BLOUNT COUNTY, Tenn. (WVLT) - The number of armed robberies at pharmarcies is on the rise nationwide - and here in Tennessee.
A new report shows there were 35 armed robberies at pharmacies in our state in 2009. Last year, the number increased slightly. Law enforcement officials say it's because more people are addicted to prescription drugs like Vicodin.
And the pharmacists and technicians who work the counters are becoming more cautious.
Connie Wilkinson is a certified pharmacy technician who loves her job but has had recent concerns about its dangers.
"Before, you'd worry they'd run out of the store with Valium and now you worry they come in with guns," said Wilkinson.
She knows because she's lived through an armed robery at work.
"At first you think its a joke. They come streaming through the door and have got these screen masks on and guns, and 'on the f ---ing ground everybody now. The whole time you're thinking: Please don't kill me, please don't pull the trigger. Take whatever you want."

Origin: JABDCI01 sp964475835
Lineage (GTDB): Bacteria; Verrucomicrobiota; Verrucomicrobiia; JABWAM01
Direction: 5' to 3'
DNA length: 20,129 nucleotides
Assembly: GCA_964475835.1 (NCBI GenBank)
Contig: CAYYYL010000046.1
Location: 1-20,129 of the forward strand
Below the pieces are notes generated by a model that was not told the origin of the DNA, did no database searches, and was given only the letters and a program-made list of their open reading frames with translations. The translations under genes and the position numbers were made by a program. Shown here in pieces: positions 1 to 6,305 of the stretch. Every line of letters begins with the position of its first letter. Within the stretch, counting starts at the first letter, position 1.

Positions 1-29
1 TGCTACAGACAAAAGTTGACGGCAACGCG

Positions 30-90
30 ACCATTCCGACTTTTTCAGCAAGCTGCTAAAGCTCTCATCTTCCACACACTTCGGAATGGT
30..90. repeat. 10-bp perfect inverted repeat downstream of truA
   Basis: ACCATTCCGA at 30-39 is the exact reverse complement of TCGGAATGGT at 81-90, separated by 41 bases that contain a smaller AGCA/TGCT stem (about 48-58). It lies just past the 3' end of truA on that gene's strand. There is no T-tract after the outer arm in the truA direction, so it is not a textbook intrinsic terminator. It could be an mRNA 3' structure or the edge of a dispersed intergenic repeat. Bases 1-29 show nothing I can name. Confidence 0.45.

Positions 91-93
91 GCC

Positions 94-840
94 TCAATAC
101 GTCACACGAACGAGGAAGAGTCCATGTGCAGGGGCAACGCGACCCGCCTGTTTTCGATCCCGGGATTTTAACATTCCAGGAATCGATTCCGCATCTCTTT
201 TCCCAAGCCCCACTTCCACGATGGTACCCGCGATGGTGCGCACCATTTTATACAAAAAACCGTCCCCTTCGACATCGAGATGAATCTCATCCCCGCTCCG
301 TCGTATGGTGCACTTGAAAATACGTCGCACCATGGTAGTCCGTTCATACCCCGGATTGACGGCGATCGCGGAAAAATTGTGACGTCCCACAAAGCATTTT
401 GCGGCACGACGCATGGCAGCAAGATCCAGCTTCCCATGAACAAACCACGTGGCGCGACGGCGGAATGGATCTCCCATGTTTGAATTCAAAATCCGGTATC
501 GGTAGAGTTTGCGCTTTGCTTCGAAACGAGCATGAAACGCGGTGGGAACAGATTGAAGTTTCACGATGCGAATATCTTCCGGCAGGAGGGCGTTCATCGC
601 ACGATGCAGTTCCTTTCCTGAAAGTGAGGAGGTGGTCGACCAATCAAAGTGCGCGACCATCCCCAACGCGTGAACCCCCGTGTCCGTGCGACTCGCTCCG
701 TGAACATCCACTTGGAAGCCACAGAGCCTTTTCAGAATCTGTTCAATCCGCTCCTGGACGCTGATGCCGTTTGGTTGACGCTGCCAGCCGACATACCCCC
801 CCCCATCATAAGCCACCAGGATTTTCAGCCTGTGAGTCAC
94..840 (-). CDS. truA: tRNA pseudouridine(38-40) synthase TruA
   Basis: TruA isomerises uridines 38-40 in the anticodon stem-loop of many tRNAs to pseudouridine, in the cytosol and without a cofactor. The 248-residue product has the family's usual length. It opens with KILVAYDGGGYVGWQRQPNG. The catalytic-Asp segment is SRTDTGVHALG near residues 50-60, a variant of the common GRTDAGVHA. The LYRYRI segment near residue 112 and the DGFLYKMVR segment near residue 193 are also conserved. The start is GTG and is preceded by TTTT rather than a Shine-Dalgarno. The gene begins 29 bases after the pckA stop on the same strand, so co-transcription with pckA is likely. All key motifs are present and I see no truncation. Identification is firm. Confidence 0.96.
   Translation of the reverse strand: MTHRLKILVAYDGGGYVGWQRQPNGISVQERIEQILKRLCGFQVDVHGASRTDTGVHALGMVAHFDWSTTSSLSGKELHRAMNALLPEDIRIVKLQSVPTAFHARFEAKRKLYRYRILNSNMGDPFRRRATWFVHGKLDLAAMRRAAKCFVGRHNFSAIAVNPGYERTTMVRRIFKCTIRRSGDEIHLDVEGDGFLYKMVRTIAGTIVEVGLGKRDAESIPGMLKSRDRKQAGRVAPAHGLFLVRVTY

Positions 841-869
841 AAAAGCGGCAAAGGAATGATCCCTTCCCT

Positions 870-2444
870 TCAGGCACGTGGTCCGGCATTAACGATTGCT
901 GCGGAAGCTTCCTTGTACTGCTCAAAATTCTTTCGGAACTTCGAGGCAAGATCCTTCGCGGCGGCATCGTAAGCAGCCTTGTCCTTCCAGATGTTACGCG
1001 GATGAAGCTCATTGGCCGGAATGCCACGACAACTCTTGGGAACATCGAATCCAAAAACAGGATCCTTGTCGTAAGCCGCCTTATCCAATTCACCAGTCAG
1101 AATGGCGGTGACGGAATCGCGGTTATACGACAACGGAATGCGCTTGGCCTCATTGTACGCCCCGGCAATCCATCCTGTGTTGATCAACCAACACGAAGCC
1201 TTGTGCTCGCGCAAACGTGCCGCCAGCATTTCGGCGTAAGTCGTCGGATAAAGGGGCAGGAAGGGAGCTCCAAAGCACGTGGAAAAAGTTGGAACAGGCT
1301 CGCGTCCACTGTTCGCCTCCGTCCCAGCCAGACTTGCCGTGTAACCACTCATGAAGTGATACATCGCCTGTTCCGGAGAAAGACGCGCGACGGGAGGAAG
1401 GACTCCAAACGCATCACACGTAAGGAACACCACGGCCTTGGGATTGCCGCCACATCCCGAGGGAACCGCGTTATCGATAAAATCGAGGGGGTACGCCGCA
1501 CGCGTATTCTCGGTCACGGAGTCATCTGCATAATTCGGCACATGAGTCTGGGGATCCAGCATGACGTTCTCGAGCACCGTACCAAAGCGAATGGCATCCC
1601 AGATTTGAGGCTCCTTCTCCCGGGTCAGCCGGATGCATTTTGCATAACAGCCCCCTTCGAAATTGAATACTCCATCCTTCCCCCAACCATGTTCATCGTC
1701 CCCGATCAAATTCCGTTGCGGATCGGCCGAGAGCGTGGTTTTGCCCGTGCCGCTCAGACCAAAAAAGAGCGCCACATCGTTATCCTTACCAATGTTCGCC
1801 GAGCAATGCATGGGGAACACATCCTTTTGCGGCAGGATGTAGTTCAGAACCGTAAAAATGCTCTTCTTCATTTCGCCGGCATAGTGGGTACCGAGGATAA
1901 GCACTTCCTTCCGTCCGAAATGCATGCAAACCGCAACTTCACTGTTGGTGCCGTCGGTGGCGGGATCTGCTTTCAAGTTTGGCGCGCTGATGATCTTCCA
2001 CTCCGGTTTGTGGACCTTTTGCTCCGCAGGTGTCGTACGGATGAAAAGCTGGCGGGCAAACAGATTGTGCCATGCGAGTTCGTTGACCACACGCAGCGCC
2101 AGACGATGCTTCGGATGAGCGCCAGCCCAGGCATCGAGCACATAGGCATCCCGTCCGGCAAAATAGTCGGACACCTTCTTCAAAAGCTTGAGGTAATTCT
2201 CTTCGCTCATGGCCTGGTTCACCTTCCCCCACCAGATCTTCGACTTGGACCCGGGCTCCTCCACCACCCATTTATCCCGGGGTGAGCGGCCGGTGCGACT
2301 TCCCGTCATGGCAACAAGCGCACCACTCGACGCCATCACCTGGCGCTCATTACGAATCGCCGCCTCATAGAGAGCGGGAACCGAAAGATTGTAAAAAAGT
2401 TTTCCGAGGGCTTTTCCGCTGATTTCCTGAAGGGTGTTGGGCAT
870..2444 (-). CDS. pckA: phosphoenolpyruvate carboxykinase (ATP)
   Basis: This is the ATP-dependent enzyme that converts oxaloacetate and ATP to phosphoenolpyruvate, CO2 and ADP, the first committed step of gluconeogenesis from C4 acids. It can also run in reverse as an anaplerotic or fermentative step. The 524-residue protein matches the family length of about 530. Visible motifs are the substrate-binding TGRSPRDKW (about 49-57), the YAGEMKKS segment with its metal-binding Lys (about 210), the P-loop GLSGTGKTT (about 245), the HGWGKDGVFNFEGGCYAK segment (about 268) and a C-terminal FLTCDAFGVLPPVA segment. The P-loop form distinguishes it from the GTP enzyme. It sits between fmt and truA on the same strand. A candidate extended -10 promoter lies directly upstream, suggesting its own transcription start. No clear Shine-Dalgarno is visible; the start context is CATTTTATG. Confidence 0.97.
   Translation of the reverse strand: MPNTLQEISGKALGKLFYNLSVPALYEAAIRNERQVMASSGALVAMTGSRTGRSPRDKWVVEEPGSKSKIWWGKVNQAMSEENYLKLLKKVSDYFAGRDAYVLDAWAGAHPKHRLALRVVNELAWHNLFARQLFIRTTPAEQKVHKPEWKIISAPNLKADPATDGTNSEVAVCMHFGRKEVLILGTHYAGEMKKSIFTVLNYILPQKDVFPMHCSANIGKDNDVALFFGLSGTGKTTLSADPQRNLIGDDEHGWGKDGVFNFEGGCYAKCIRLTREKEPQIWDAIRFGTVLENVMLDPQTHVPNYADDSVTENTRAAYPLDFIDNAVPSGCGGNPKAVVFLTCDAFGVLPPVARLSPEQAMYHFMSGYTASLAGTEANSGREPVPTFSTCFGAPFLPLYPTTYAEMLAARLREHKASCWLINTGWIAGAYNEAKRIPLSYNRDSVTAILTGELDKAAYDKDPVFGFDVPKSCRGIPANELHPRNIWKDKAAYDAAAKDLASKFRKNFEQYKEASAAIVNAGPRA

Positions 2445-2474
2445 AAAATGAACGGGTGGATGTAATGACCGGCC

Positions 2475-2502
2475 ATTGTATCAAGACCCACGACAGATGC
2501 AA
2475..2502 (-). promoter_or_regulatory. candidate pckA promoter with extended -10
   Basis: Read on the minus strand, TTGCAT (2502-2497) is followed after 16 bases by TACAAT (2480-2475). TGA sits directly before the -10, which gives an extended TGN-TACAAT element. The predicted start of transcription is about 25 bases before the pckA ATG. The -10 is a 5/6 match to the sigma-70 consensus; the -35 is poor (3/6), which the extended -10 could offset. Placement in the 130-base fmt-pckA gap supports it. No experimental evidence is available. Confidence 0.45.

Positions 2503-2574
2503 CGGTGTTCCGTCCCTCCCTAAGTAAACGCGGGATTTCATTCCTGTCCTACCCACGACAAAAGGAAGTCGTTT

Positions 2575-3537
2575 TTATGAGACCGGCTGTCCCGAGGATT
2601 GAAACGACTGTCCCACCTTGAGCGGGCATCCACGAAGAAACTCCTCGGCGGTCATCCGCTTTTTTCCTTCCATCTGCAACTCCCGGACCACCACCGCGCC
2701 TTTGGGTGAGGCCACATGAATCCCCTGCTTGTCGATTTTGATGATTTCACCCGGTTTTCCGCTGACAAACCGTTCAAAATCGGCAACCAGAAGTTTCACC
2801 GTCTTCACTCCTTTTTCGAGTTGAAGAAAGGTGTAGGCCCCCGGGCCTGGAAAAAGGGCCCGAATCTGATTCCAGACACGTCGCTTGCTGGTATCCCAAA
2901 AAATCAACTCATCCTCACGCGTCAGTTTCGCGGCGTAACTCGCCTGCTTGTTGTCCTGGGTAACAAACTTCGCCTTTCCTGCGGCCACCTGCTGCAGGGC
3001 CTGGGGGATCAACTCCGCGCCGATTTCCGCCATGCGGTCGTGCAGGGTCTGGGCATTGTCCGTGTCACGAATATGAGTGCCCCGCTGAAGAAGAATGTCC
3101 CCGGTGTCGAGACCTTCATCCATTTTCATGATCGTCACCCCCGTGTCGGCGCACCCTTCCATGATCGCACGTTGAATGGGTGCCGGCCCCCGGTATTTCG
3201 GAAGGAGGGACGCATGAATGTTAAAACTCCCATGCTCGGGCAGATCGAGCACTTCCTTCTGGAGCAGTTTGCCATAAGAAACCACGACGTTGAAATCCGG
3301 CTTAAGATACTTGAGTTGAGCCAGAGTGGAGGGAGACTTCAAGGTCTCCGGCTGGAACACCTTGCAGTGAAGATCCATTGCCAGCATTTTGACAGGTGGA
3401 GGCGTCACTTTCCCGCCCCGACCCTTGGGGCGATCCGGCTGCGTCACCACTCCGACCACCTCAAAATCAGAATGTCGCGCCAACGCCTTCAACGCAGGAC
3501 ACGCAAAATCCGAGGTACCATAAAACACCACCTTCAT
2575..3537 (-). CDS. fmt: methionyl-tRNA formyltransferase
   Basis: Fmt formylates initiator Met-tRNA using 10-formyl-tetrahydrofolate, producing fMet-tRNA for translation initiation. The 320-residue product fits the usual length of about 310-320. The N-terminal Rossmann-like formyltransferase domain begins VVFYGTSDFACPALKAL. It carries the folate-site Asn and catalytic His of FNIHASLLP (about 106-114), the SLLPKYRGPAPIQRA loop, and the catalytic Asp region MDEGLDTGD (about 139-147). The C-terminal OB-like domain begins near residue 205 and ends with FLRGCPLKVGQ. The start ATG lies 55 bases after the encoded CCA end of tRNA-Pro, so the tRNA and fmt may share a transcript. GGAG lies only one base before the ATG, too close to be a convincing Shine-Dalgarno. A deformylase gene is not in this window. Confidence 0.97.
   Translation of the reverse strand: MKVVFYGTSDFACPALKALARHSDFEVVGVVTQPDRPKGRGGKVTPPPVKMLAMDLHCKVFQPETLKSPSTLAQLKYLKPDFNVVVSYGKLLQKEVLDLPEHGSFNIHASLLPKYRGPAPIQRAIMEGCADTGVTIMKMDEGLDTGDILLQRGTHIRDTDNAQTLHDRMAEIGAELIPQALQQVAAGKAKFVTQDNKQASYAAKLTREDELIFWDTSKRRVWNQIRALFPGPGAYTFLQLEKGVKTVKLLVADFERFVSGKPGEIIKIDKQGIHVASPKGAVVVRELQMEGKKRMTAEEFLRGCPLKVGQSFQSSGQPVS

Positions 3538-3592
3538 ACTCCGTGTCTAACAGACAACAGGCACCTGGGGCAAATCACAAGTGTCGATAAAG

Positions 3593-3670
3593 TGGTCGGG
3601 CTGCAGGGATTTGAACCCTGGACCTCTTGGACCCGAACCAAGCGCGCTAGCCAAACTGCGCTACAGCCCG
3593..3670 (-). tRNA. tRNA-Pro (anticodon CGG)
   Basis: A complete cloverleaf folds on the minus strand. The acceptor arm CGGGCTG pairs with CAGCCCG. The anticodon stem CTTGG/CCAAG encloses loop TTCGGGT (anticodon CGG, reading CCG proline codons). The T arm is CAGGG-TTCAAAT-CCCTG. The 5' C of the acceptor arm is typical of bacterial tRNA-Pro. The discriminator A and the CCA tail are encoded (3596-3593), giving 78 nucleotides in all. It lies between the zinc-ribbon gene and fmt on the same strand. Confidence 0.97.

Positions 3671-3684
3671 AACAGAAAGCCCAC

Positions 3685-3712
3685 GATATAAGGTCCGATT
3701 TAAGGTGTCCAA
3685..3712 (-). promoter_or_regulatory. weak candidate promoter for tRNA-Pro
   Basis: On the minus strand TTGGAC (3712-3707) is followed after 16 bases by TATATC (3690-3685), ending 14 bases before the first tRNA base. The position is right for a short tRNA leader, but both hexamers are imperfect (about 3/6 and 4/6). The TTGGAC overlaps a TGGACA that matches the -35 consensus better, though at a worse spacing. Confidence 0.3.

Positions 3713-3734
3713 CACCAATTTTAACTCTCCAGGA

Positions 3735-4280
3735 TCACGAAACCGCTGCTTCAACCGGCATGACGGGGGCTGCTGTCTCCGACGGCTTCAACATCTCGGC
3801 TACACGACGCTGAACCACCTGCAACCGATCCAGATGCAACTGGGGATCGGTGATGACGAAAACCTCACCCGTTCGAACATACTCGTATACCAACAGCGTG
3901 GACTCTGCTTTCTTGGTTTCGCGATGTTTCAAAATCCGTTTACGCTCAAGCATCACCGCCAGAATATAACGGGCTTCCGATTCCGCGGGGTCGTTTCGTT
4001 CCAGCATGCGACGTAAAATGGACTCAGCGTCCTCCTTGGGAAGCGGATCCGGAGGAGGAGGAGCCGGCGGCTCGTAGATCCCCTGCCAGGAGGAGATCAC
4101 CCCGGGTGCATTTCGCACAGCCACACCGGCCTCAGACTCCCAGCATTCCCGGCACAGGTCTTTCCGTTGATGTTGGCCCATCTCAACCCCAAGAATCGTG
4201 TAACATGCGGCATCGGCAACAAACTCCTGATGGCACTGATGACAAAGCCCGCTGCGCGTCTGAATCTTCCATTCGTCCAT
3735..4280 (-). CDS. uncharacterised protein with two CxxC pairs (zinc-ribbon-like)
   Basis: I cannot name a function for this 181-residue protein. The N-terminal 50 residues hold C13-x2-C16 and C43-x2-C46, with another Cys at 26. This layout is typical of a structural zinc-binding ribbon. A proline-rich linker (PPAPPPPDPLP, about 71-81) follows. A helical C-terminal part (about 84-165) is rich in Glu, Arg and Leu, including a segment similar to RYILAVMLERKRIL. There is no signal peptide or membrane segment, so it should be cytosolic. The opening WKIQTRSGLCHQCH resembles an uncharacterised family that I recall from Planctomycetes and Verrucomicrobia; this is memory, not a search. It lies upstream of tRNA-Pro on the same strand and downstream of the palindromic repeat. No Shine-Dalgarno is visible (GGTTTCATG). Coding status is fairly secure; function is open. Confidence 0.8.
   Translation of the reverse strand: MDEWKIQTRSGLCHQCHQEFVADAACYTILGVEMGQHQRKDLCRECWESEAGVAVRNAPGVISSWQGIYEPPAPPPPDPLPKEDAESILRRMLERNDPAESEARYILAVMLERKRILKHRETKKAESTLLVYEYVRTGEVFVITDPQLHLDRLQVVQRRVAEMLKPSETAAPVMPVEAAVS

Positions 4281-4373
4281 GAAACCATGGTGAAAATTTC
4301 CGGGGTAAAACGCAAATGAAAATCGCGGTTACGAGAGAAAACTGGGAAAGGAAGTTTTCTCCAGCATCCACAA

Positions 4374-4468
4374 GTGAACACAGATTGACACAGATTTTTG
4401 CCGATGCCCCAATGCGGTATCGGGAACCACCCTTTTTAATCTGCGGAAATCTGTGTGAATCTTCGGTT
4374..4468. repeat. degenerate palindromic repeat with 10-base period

The U.S. Drug Enforcement Agency says the number of armed robberies at pharmacies is on the rise. While some stores like Walgreen's have installed time-lock security cabinets making it difficult to get drugs like Oxycontin - police are still busy trying to handle the threat.
"Unfortunately, society has gotten addicted to some pain medication," said Blount County Sheriff James Berrong.
He believes some of the robberies come after shutting down pain clinics where people had been getting their pill fill.
"The people are still addicted to that and the supply has been cut off, and they're desperate. And desperate people do stupid things or desperate things," the sheriff said.
According to the DEA, in 2010 Tennessee ranked fourth in the nation for pharmacy armed robberies - just behind Florida and California, which have nearly three to six times the population. Indiana was third.
Wilkinson is not surprised at the numbers.
"When they're coming in to rob you - if you smile and say welcome to wherever - they're coming in to rob you."
A reality she and other pharmacists now have to face daily.
In 2009, there were 35 armed robberies at pharmacies in our state. Overall, from 2006 to 2010, the number of pills stolen in the U.S. went from 706,000 to nearly 1.3 million.